In a move that shocked markets and investors last week, Amazon has agreed to buy premium grocery chain Whole Foods for $13.7 billion.
The move comes as Amazon continues to experiment with brick-and-mortar supermarkets and same- and next-day delivery for fresh grocery items, aimed squarely at toppling Walmart from its throne at the top of the retail world.
The $13.7 billion deal heightens a years-long battle between Amazon, the Internet darling, and powerhouse merchants such as Walmart, which recently beefed up its online operations with a $3.3 billion purchase of an Amazon competitor.
Now Seattle-based Amazon — which for years has been testing grocery innovations in quiet corners — could lay claim to a fleet of more than 460 stores throughout the United States, Canada and Britain.
Whole Foods has earned the nickname “Whole Paycheck” thanks to notoriously high prices on premium goods, as well as the relatively high salaries paid to employees. Insiders say those days may be over, with rumors of cashierless checkout technology, job cuts and other changes swirling around the deal.
Amazon is considering extending the cost-cutting effort with the no-checkout technology it’s developing at its Seattle convenience store, “AmazonGo,” according to the person familiar with the matter, who asked not to be named because the plans are private. The technology lets people pay with smartphones without seeing a cashier or going to a checkout kiosk, which would help Amazon differentiate itself in the brick-and-mortar setting and reduce labor costs at Whole Foods stores. The employees remaining would help improve the shopping experience, the person said.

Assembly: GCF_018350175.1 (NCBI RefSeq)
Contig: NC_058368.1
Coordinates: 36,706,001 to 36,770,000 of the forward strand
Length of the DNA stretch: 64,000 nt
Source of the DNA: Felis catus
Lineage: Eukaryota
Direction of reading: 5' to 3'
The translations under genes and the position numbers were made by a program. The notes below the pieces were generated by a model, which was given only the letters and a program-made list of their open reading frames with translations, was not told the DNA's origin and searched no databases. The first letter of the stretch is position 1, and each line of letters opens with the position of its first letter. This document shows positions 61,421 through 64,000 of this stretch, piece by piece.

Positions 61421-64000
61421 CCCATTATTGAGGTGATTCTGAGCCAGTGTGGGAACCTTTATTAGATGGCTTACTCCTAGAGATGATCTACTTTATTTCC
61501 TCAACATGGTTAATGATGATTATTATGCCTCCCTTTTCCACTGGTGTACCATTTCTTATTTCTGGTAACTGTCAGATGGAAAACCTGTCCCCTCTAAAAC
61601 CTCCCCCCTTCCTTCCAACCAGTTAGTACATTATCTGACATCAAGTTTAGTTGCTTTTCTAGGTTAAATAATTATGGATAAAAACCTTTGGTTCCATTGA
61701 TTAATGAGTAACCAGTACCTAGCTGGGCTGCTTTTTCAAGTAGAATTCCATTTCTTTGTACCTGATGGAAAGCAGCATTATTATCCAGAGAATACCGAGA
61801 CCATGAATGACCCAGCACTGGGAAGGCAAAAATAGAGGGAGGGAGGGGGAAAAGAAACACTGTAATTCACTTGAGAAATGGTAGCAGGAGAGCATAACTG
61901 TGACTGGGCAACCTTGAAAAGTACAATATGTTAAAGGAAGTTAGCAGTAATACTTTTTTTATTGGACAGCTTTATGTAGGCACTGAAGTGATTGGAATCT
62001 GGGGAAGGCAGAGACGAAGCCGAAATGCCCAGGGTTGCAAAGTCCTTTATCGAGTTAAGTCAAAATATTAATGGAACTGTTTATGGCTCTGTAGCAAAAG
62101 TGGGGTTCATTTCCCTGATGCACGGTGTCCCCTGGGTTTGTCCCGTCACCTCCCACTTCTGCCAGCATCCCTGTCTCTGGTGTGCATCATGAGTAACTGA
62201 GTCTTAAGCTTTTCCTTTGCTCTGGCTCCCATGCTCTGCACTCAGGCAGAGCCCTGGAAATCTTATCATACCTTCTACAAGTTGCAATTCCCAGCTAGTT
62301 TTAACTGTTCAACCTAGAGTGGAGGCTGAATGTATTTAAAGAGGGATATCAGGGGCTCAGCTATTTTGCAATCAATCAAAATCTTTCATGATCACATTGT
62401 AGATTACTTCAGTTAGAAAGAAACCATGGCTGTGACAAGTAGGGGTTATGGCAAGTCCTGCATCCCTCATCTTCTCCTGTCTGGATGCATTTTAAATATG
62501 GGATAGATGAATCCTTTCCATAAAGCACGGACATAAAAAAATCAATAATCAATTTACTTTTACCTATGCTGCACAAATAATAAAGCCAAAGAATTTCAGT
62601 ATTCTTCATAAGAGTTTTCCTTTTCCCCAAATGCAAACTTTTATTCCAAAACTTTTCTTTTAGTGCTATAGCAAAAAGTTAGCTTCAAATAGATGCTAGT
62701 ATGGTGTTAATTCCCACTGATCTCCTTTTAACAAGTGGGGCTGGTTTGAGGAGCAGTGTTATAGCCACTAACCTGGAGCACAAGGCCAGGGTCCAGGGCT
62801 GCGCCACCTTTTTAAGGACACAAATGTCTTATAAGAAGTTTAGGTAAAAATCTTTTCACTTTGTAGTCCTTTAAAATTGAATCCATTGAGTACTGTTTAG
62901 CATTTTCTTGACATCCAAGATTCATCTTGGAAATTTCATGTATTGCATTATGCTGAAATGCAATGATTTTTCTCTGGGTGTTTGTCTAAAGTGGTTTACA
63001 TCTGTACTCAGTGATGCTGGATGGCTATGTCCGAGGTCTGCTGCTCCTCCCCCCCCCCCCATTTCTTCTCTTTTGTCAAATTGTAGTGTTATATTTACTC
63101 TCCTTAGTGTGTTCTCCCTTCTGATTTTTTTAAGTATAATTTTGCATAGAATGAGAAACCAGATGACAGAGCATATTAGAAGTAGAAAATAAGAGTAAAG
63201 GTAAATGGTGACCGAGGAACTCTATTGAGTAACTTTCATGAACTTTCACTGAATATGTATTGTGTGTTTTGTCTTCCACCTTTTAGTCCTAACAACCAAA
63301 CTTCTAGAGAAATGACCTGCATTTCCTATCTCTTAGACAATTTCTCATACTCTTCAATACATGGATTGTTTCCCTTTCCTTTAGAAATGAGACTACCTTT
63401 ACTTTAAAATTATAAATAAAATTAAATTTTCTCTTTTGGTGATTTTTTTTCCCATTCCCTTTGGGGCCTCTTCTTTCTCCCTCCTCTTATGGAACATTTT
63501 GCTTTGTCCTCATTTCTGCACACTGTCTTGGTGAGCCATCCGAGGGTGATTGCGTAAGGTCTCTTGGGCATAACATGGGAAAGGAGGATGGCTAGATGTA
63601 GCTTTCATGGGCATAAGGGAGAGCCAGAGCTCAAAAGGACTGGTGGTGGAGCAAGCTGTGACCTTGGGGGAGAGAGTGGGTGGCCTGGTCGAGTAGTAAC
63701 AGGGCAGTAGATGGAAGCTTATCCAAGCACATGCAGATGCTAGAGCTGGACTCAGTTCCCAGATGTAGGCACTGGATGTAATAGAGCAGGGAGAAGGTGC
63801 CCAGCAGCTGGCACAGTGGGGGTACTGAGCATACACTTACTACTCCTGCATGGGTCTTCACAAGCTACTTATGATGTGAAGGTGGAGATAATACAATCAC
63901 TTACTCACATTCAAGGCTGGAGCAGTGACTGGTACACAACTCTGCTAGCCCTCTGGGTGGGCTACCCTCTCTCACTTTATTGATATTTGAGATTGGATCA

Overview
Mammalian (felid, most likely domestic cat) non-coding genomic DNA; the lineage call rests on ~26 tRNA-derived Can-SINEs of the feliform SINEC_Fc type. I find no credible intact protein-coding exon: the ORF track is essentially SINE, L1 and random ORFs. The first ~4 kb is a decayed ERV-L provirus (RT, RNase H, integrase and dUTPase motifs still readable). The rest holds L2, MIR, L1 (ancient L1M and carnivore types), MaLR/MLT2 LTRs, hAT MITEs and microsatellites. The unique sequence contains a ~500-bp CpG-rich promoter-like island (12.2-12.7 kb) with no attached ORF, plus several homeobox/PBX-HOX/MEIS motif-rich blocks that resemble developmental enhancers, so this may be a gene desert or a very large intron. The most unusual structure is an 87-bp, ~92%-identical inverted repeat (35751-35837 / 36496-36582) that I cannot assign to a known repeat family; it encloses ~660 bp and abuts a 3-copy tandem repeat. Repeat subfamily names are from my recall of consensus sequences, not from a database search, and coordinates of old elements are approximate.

Drew Herdener, an Amazon spokesman, said in a statement the company has “no plans to use no-checkout technology to automate the jobs of cashiers at Whole Foods and no job reductions are planned.”
Amazon would also look to change Whole Foods’ inventory, introducing its own private-label products to replace items deemed too expensive to have mass appeal, the person with knowledge of the matter said. That fits with Whole Foods private-label push to compete on price, and gives Amazon a bigger foundation on which to develop its own food brands.
The deal was announced just as Amazon introduced a new Dash system device, the Dash Wand, which allows users to easily reorder groceries or make shopping lists using a built-in barcode scanner and Alexa digital assistant integration.
Amazon has also been expanding its Amazon Fresh service, which provides fresh groceries for pickup or delivery. Analysts believe both the Dash and Fresh services could be coming to Whole Foods once the deal is officially done later this year.
The buyout still needs the approval of regulators, and there is still conceivably time for a rival bidder to appear.